groups, will not be sufficient. The need for multidisciplinary efforts presents great challenges and
opportunities when making investment decisions about the basic research that is needed and is to be
undertaken.

9.3 Exploratory Research on Innovative Concepts and Enabling


Technologies
As discussed in Chapters 4 through 8 and in Section 9.1 above, federal efforts cover a wide range of
technology development activities and related basic science research aimed at addressing new and
improved technology to reduce GHG emissions while providing a robust energy future. The climaterelated research portfolio should also include innovative research efforts that fill gaps in DOE's research
continuum between basic research and applied technology R&D and that explore novel concepts leading
to breakthrough technology developments. Hence, the U.S. Department of Energy (DOE) has proposed a
new investment approach toclimate change technology research and innovation. This approach will
focus exclusively on climate change goals, be based on open and competitive solicitations, and not
specify, a priori, a technology or a means by which the goals should be achieved.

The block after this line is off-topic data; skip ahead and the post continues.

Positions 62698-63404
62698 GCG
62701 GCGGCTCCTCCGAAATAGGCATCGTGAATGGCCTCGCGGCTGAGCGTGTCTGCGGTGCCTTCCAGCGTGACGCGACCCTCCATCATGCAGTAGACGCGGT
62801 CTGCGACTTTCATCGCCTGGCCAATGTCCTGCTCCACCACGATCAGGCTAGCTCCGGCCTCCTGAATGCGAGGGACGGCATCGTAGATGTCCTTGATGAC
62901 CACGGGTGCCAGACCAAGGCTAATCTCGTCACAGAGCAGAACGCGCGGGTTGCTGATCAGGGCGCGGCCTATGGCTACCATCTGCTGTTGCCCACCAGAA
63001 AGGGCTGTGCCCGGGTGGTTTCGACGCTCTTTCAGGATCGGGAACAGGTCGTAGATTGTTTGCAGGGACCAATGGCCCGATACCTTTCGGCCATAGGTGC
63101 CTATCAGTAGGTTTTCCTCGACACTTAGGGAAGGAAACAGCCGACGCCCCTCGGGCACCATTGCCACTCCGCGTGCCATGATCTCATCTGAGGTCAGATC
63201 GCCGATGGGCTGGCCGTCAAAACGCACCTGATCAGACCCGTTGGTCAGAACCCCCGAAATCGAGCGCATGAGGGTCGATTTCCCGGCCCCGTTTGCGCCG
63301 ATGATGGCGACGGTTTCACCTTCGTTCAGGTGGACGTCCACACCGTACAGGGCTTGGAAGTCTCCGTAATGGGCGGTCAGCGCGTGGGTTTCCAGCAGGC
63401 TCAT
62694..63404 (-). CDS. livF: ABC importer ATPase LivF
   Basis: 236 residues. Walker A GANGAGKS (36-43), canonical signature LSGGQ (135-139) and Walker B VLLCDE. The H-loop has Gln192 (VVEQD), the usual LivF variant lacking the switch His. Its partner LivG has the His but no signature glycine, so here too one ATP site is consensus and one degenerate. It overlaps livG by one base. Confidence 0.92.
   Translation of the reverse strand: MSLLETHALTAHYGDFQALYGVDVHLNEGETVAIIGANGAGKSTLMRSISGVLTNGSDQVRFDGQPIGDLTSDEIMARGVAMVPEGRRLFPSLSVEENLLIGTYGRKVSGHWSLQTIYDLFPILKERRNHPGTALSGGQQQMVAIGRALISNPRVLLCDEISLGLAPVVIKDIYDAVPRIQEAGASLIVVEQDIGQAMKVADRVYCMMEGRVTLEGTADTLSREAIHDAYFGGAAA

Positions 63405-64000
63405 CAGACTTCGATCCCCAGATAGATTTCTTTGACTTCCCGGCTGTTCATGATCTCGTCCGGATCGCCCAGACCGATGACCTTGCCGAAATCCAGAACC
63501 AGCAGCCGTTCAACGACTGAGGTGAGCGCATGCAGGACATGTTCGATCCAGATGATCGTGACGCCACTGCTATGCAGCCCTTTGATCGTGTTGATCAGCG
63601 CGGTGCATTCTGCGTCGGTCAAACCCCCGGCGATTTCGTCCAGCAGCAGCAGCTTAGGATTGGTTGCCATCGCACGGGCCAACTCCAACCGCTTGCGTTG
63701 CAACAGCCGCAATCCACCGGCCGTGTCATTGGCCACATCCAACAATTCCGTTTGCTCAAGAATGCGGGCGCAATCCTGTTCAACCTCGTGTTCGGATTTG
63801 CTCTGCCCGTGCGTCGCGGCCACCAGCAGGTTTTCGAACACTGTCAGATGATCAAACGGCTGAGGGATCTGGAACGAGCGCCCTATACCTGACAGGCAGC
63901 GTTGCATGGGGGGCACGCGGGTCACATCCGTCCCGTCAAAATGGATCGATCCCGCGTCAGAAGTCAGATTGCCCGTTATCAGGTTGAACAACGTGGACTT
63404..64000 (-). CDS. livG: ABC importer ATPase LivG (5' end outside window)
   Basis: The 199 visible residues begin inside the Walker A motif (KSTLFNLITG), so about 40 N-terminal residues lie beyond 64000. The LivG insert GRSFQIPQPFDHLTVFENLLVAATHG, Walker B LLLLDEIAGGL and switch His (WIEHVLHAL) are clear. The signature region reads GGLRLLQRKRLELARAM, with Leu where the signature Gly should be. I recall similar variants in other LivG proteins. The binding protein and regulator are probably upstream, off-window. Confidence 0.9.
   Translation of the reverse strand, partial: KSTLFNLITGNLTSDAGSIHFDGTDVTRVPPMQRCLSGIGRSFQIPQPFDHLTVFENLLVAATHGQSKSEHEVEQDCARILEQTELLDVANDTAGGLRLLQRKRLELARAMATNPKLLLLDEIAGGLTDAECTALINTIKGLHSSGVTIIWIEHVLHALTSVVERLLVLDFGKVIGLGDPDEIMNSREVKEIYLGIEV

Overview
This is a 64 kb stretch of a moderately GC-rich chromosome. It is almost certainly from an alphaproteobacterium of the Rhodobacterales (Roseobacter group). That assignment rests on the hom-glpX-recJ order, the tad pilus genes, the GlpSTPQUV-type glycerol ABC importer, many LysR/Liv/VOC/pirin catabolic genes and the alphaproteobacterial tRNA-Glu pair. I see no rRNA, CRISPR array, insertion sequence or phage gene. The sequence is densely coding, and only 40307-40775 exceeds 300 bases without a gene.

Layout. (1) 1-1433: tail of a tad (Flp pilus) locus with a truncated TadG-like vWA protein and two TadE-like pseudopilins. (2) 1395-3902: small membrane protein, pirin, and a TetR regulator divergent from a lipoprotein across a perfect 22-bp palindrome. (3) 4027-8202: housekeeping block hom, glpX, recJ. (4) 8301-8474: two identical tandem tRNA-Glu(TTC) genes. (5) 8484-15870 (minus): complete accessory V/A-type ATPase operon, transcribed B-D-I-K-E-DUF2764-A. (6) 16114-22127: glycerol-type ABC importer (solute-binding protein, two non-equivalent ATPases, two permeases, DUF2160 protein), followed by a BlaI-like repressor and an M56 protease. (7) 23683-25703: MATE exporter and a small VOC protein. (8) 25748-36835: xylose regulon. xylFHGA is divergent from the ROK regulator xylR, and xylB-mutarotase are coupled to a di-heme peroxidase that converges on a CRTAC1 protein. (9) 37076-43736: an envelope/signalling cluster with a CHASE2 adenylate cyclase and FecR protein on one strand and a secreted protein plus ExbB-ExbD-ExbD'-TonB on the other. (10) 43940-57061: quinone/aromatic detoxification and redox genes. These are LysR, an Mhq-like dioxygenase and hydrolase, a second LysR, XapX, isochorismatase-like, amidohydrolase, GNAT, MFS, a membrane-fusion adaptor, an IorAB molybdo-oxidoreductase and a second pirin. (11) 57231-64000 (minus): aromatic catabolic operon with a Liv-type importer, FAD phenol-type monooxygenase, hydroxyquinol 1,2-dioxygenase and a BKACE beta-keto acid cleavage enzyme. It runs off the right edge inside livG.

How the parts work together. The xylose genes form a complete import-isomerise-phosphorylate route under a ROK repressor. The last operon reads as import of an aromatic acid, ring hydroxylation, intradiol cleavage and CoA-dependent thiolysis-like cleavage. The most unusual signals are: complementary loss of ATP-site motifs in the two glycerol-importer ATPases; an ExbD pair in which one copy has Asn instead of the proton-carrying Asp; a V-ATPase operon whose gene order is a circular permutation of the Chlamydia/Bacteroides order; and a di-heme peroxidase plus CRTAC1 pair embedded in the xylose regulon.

The intent is for DOE to provide modest research grants, via a competitive solicitation process, for
exploratory research on new, advanced, and/or revolutionary technical concepts, not elsewhere covered
among federal R&D programs, that could have high-impact payoffs for the President's climate change
goals. The resulting program would not duplicate, but complement and potentially enrich, the existing
portfolio of climate change-related basic research and applied technology R&D. To merit consideration
for funding under this program, proposals would have to be strategic in purpose; high-impact; high-risk,
cross-cutting, multidisciplinary, or integrative; and be different or distinct from past or ongoing R&D.
On November 19, 2002, DOE issued a "Request for Information and Statement of Interest" regarding